BEASTARS | Legoshi’s Late-Night Yakisoba

Legoshi's Late-Night Yakisoba inspired by BEASTARS. Recipe by The Gluttonous Geek.

Like the last Munchies & Minis recipe, I promise I didn’t time this one for current events. I based today’s recipe on the manga-turned-anime BEASTARS. Its story follows high-school students in an anthropomorphic animal society where carnivores and herbivores live in perceived harmony. A coincidence I find with current events, though, is that this story examines a multicultural society built on systemic racism.

That’s also why I don’t feel comfortable accepting donations through Ko-fi for today’s recipe card: Legoshi’s Late-Night Yakisoba. While all my Patreon supporters received this last month, I want us to take a chance to do some good.

If you message me with a receipt screenshot of your donation to an official charity assisting the black lives matter movement, or to a black artist or content creator, I will send you the printable PDF recipe card for free. You can email me directly, or message me on my Facebook or Patreon page.

If you’ve read through all of this before and want to get cooking, click here to skip to the recipe for Legoshi’s Late Night Yakisoba.

BEASTARS and Diversity

The story of BEASTARS tackles multiculturalism while revealing the xenophobic ugliness often swept under the facade of harmony. We see internalized racism in Legoshi’s struggle and fear of his own body — how he has the potential as a gray wolf to harm herbivores or smaller species. Likewise, the rabbit Haru resents and rejects the weakness her parents insist that is in her biology. Even Rouis, the red deer golden boy of Cherrytown Academy, envies carnivores for their physical power while resenting them for trafficking him as livestock.

We also see systemic racism in the form of dorm segregation, police discrimination against carnivores, trafficking of herbivores to wealthy carnivores, and heavy restrictions on mixed species couples. The title of the show BEASTARS even references a competition with good intentions — highlighting young people as unifying leaders — but that perpetuates the model minority stereotype. 

As the story progresses, BEASTARS teaches us that to live in a diverse society requires constant vigilance to its injustices. There is no one size fits all solution and the key is not restriction or prejudice, but understanding, empathy, communication, and accountability. And the violence inherent in the system is not the exception to squelched and smoothed over, but a symptom of greater injustice in need of a remedy.

Noodles with a Friend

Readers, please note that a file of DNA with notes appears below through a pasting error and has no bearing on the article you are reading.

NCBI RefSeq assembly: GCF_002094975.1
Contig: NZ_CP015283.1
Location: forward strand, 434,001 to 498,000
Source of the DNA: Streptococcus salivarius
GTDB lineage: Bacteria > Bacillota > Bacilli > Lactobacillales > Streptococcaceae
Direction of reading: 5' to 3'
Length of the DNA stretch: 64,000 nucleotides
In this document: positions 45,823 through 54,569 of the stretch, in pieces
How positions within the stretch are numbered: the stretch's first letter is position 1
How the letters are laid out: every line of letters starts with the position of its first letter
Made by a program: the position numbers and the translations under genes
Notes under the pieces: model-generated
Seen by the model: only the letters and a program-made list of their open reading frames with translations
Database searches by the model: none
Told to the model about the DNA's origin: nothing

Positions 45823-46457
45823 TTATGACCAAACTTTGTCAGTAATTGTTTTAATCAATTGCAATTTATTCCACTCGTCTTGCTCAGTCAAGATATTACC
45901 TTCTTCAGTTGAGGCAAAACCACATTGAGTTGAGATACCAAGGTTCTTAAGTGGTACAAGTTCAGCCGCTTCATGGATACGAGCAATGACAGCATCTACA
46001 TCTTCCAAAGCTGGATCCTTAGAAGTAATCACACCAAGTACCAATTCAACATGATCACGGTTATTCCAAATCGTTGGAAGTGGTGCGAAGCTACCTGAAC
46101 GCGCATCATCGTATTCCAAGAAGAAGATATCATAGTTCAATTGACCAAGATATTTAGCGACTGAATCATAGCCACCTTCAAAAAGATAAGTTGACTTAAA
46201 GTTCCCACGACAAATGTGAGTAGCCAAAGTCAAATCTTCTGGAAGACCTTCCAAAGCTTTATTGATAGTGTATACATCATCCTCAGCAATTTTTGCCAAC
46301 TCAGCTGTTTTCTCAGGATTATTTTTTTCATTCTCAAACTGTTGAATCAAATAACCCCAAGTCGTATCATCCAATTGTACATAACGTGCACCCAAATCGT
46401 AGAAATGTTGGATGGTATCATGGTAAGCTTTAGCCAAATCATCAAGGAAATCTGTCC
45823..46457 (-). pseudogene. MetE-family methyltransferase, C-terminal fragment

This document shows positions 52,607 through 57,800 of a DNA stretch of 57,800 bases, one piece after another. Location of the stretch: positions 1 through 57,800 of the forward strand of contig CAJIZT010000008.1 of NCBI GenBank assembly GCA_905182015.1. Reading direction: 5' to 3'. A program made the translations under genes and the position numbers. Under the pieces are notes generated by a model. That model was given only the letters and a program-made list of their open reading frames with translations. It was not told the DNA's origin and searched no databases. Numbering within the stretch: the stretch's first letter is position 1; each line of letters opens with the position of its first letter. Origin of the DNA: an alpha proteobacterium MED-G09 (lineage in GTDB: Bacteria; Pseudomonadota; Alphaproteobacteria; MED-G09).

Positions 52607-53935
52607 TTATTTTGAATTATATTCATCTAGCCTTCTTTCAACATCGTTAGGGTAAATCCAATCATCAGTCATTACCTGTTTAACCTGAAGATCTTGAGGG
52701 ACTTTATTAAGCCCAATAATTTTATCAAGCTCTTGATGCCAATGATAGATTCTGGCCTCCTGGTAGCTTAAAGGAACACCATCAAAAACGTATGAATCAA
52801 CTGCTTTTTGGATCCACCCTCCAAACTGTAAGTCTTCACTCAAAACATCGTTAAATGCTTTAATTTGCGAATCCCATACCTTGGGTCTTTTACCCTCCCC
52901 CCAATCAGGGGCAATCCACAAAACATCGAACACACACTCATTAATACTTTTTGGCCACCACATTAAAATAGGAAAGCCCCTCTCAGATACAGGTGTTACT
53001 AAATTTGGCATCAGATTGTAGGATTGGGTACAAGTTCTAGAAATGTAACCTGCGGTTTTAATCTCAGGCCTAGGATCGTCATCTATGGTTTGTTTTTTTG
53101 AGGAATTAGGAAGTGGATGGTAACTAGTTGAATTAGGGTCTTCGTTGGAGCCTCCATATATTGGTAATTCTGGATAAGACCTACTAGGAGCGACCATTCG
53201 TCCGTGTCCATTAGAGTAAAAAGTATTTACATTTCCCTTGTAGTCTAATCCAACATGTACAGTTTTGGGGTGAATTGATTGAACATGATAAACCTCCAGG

So that brings me to today’s recipe: Legoshi’s Late-Night Yakisoba. After Legoshi rescues Haru, they stop for a much-needed snack of yakisoba at a nearby street vendor. It’s the second time they share a meal together. But it is one that warms the heart and brings them closer.

Since I wanted to give as accurate of a representation as possible for this dish, I needed to develop a recipe that was one — completely vegetarian, and two, safe for an anthropomorphized wolf to eat.

Society in BEASTARS forbids the eating of any sentient creature, and unfortunately for me, the standard yakisoba blend of oyster sauce and Worcestershire sauce is out. Oysters and fish? Both sentient in this world, according to the manga. There is vegetarian oyster sauce, though. And Bulldog brand of Worcestershire sauce is entirely vegetarian. Granted, it contains trace amounts of onion, which is toxic to canids. But unless you plan to feed this to your dog (please don’t), we can make an exception.

That said, the traditional addition of scallions is not an option for this wolf-safe bowl of noodly-bits. That’s why I chose Thai basil instead– safe, delicious, and fragrant. I also referenced the picture as best I could with red bell pepper, carrot, napa cabbage, and shiitake mushroom.

Combined with the runny yolk of a fried (unfertilized) egg, the mushrooms add that amino-rich umami bomb that carnivores crave.


Send Noods!

Legoshi's Late-Night Yakisoba inspired by BEASTARS. Recipe by The Gluttonous Geek.

Lagoshi's Late-Night Yakisoba

Serves 3.

Equipment: Stovetop, mixing bowl, colander, 12-inch skillet, and tongs.


  • 1 three-serving package of yakisoba noodles
  • 1 large carrot sliced into 1/4-inch matchsticks
  • 4-6 shiitake mushrooms, 1/2-inch diced
  • 1 medium red bell pepper, sliced into 1/2-inch strips
  • 4 leaves napa cabbage, chopped
  • 1/2 cup Thai basil
  • 3 tablespoons red pickled ginger (beni-shoga)  
  • 1/2 cup Bulldog Worcestershire sauce
  • 1/4 cup vegetarian oyster sauce
  • 1 tablespoon rice vinegar
  • 1 tablespoon ketchup
  • 2 teaspoons hoisin sauce
  • 1 teaspoon soy sauce


  1. After prepping your ingredients, heat the skillet over medium-high heat until hot. Stir the sauce ingredients together in a separate bowl and set aside.
  2. Heat a drizzle of cooking oil in the skillet then add the carrots and red pepper. Stir cook for 1 to 2 minutes.
  3. Stir in the cabbage and cook until tender.  While it cooks, roll the basil tightly and in a bundle and slice into ribbons. 
  4. Load the noodles into the colander and run hot water over. Loosen them with your fingers and drain thoroughly.
  5. Add the mushrooms and half of the basil, then cook for about a minute. Toss the noodles in with a pair of tongs then lower the heat to medium. 
  6. Drizzle the sauce evenly over the mix and continue to fry-cook with the tongs until coated. Transfer the yakisoba to three serving bowls and cover with foil to keep warm
  7. Either clean the skillet or put a new one on the stovetop over medium heat. When hot, coat the surface with cooking spray and crack three eggs on top. Cook the eggs until the whites set, then transfer each one on top of each bowl of noodles.
  8. Garnish each bowl with red pickled ginger and the remaining basil before serving.

The Gluttonous Geek